TONY SCHUMACHER: I think just show up prepared. You know, we're not coming here to have a great big party. Let the fans do that, and prepare for the moment. And it's not just the drivers and teams I'm talking to. It's kids all over the place. For the media, when I do 200 speeches a year to kids. And I ask many of them: How many of you had a test this week. All of them have their hands up, because they're in school. I say, how many studied so hard you were going to get an A? They all put their hands down, laugh and giggle. I say 'That's fine,' But what day will you stop not preparing. What day will you show up 100 percent prepared so you leave nothing on the table and get an A plus? Because in school, like basically based on a curve, but once you graduate, that curve goes away, man. Teachers have been teaching for way too long that everyone wins and everyone gets a trophy. I will guarantee you, that is not true. That is not life. It's not how life works. I get to the finish line and my win light comes on I get a trophy. If I get there, there's no win light, they don't also give me a trophy. Even though I was pretty close, and it was a heck of an effort, nothing. You just lose. I say you show up prepared. You eat right. Get the sleep you need. You try to win Indy. You make sure if you get beat, and you can, 15 cars are going to get beat in every class, you can walk away with your head held high that you brought everything and left nothing on the table. I think it's something that people forget. They show up and it's overwhelming and it's too big, and no, it's not. Somebody's going to win. Force the issue. I heard Erica earlier say we've got a good car and I hope, I hope. No, don't hope, force the issue. It's always been my opinion. Leave nothing on the table. Show up prepared and be a machine.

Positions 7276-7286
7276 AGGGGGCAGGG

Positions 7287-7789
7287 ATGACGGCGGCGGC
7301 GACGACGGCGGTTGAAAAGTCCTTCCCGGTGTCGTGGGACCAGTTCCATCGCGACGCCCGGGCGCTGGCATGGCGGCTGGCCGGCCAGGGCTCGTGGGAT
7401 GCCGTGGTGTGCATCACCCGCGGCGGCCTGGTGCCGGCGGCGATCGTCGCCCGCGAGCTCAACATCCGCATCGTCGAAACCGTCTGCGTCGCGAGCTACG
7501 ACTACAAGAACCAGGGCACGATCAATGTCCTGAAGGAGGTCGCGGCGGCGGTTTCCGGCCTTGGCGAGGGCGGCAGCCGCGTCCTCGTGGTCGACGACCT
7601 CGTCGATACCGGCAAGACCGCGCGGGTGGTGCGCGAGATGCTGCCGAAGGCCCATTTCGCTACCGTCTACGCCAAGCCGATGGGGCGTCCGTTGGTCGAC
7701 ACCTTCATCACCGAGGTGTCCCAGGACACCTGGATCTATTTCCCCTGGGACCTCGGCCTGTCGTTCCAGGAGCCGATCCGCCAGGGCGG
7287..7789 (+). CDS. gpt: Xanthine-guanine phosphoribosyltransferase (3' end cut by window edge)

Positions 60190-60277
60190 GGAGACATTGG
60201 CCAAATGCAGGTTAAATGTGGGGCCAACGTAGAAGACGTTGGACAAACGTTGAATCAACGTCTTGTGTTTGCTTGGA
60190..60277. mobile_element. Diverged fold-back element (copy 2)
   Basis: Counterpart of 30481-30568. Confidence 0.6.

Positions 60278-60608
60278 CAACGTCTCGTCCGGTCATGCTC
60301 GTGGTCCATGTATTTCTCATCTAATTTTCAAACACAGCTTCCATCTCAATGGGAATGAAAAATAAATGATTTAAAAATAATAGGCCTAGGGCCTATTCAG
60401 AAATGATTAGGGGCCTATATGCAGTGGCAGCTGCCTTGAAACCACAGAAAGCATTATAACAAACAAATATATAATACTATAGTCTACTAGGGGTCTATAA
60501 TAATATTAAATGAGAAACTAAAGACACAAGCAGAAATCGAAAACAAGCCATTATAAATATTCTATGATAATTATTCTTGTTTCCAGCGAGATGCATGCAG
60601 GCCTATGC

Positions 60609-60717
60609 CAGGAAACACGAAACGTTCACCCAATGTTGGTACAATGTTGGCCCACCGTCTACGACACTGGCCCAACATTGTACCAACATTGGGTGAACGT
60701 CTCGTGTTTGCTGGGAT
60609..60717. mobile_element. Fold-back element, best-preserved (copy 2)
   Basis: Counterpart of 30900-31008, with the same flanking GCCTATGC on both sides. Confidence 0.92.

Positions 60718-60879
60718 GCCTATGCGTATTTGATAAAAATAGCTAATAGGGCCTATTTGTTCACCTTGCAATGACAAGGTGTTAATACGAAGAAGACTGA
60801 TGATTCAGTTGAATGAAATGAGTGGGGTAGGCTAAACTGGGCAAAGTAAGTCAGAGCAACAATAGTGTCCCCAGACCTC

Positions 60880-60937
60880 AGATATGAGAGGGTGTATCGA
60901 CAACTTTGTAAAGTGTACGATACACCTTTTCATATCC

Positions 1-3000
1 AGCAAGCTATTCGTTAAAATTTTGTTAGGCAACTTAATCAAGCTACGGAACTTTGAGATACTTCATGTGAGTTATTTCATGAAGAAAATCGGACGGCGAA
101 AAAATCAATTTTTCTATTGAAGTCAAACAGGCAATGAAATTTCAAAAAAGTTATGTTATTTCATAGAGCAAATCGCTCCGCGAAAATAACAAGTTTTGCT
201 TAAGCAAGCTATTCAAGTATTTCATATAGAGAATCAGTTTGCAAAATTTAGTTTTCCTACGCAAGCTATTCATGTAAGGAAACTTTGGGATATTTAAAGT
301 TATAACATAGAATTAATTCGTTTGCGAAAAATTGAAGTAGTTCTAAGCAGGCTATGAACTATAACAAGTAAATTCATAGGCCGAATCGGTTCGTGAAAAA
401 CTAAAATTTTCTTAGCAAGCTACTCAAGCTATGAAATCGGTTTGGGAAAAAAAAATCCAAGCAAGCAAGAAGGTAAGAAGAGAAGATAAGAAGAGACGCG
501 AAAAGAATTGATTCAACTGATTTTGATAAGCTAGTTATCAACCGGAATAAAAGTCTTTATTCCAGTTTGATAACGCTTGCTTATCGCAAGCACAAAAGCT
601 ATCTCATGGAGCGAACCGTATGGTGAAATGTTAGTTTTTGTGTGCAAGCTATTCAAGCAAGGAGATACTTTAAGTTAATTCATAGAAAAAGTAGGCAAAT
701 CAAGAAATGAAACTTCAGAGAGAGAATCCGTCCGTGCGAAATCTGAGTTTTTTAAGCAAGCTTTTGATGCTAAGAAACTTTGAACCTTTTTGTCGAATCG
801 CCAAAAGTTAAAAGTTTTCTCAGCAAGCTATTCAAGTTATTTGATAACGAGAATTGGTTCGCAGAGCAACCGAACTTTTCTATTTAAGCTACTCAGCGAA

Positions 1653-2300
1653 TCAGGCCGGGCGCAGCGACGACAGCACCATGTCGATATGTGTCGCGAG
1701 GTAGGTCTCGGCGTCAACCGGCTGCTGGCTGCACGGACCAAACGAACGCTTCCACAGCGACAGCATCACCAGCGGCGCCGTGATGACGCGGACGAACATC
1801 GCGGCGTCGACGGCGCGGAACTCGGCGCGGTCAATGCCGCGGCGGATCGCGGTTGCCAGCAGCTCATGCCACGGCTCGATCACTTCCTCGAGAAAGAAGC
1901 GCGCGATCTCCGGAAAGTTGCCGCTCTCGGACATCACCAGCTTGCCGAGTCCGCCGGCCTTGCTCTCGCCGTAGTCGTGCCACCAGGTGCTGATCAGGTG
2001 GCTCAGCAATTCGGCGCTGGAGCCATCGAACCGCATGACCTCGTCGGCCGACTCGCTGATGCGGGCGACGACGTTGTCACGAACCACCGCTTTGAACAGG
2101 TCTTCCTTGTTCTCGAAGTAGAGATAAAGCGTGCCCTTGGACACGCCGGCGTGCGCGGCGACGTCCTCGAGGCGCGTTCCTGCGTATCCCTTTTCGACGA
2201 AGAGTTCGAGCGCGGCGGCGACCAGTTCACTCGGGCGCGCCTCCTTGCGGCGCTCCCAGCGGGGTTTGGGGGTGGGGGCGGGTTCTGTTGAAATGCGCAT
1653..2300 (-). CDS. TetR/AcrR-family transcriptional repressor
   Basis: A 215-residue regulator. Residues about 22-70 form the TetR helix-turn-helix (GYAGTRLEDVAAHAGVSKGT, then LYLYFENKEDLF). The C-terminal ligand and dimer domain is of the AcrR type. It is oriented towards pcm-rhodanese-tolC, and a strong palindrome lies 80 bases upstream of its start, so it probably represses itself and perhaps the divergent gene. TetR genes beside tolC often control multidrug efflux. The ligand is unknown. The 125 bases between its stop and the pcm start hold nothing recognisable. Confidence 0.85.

TONY SCHUMACHER: It's fantastic. I thank God it's on the line because I'm a better driver when the pressure is big. I always have been. The easy races I tend to make mistakes on, the ones that don't matter. This one matters. And I know that people go oh, they're all the same. Well, this is Indy. And this is a chance. And you're not going to have that many chances. I get to drive another 10 years maybe. You're not going to have that many chances to go out and win it. People fight their whole life to win Indy once. There was a long period where we were the only car that was fast. It's not like that anymore. It's going to be difficult to win. And knowing it's going to be difficult to win is what makes us good. We'll have to try that much harder. I don't know where I'm going to find more, because I feel like I give everything I've got every time, but we always seem to come up with it when we need it. Always seem to find, whether it's the pressure, the rise of the heartbeat, the energy that comes with it, I don't know what it is. But we get better in these big moments.